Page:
The joint WHO-China Study team agreed to recognise the scientific findings in the report. Respecting and upholding the findings was to serve as the basis for the next phase of global origin tracing. But China is enraged that although American participation formed part of the study group, Washington has elected to continue casting aspersions on the authenticity of the report. Said Ambassador Xiaodong: “Whatever the US side says or does on origin-tracing has turned into nothing but a farce and a terrible scandal for the international community.”
Now, cordial US-China relations are vitally important for world peace. China is no push-over for any country. Unlike China, many less-powerful countries that find themselves on the wrong side of the US foreign policy, such as Iran, Libya, Syria, Venezuela, Cuba, Haiti and North Korea, among others, pay a heavy price of unilateral economic sanctions that Washington imposes willy-nilly and coerce the rest of the world through intimidation to observe.
The weak European Union and the heavily indebted NATO relies on US funding for its operational costs lack independence of thought as well as political will to disagree with a hand that feed them.
But the US cannot attack China as it does dozens of lesser mortals. Beijing has steadfastly built its military capacity and economic expansion quietly over a number of decades. The fact that China counts among its closest allies Russia – the US’s traditional arch-rival, does not bode well for Washington’s hegemony. Both Moscow and Beijing are nuclear powers of note, with large sophisticated militaries.
The two very close allies are also members of the emerging powerful BRICS bloc which is steadily reconfiguring Geopolitics. Over and above, China and Russia are two of the only five permanent members of the UN Security Council. As a privilege, they each possess powerful veto powers. The other permanent members are the US, France and the UK. In fact, so powerful is the veto power that the US has used it systematically over the years to thwart all UN resolutions against Washington’s closest ally, Israel, for Tel Aviv’s excesses against the oppressed people of Palestine.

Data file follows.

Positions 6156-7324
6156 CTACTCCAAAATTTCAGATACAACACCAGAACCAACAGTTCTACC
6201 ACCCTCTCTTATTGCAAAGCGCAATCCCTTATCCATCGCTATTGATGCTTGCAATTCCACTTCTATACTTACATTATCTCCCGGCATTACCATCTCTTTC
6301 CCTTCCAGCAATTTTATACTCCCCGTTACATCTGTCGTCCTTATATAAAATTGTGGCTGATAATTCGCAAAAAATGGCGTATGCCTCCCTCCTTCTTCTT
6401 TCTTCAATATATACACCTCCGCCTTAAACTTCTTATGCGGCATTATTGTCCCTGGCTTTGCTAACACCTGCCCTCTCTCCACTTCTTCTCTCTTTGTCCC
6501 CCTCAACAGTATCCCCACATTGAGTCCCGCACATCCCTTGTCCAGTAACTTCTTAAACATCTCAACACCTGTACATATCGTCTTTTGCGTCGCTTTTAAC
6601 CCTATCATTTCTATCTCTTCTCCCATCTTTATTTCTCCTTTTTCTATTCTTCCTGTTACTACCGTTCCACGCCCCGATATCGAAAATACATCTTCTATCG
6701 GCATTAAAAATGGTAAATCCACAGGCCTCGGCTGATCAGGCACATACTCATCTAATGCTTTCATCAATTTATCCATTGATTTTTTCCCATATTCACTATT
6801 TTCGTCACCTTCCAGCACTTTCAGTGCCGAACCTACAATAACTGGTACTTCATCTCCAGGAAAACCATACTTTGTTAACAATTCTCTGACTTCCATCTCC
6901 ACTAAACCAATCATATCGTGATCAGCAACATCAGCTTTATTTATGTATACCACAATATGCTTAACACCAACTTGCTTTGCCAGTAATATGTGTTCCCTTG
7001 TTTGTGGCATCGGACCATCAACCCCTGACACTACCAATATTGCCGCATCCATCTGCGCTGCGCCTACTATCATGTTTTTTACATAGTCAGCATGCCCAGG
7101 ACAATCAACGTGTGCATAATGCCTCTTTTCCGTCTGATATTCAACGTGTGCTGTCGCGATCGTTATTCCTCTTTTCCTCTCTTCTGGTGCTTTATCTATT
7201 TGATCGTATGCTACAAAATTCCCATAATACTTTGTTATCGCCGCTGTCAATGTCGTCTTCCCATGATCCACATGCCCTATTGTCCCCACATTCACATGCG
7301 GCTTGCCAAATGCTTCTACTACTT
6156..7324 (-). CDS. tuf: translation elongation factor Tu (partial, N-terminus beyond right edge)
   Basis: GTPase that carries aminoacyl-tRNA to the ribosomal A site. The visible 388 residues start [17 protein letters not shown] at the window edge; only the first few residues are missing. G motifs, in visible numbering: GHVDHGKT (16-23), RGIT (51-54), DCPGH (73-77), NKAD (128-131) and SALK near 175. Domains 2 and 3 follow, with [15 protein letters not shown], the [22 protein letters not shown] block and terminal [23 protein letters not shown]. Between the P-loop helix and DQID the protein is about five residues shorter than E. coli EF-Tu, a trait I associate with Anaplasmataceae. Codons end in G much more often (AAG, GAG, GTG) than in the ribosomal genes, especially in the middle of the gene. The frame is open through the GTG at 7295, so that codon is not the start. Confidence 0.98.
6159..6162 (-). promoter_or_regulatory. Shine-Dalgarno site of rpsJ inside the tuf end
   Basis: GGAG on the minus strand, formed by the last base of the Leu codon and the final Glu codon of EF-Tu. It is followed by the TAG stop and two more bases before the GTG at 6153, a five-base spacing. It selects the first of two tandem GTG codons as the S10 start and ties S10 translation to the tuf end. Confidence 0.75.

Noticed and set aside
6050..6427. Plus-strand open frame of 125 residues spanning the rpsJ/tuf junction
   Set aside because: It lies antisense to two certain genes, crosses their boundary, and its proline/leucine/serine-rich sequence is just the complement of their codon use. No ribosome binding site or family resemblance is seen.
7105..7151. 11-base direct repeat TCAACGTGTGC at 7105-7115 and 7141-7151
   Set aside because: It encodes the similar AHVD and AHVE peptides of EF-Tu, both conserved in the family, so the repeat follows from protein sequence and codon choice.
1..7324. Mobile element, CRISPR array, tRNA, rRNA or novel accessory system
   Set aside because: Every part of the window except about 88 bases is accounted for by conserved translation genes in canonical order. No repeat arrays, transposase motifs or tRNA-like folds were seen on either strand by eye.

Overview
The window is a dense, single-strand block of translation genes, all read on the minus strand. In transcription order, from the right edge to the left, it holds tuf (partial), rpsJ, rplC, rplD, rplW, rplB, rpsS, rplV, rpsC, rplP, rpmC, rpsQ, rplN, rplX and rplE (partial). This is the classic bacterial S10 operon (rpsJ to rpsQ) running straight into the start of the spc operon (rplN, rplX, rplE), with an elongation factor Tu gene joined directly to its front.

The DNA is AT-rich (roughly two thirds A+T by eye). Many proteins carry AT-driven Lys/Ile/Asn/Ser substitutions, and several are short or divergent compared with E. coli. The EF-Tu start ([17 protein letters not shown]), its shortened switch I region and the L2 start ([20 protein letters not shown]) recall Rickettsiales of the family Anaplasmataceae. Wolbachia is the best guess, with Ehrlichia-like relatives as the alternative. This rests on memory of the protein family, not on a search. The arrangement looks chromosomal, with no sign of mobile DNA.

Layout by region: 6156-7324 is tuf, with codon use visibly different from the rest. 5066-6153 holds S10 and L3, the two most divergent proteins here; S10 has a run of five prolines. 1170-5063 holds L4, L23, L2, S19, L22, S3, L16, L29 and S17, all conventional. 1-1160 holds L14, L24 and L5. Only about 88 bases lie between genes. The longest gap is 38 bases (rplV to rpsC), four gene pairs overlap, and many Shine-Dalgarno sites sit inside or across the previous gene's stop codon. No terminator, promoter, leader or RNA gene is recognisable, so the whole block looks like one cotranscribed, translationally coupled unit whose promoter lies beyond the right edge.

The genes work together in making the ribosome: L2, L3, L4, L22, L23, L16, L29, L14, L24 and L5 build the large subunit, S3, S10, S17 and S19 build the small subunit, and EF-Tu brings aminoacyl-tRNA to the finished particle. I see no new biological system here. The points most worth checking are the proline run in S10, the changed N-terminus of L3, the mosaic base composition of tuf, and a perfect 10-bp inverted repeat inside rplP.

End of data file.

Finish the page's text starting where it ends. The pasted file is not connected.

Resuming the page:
Geopolitical peace and stability require strong multilateralism. The US cannot wish China away. Beijing’s foreign policy is premised on cooperation with the international community. Unilateralism, as often practiced by the US, has proved time and time again that its inevitable outcome as a foreign policy is a plain disaster. In a long list of examples, Afghanistan stands out as the latest point in case.
After 20 years of the invasion of Afghanistan and more than 2400 US deaths and over 100 000 Afghan casualties – notwithstanding the more than $3.7 trillion (more than R50 trillion) – the same Taliban that the US flew into Kabul to oust are back in power without much ado.
I hope that as China continues to develop and emerge as another superpower in its own right, the US will not make the terrible mistake of starting a military confrontation with Beijing. The thought of anything like that is too ghastly to contemplate.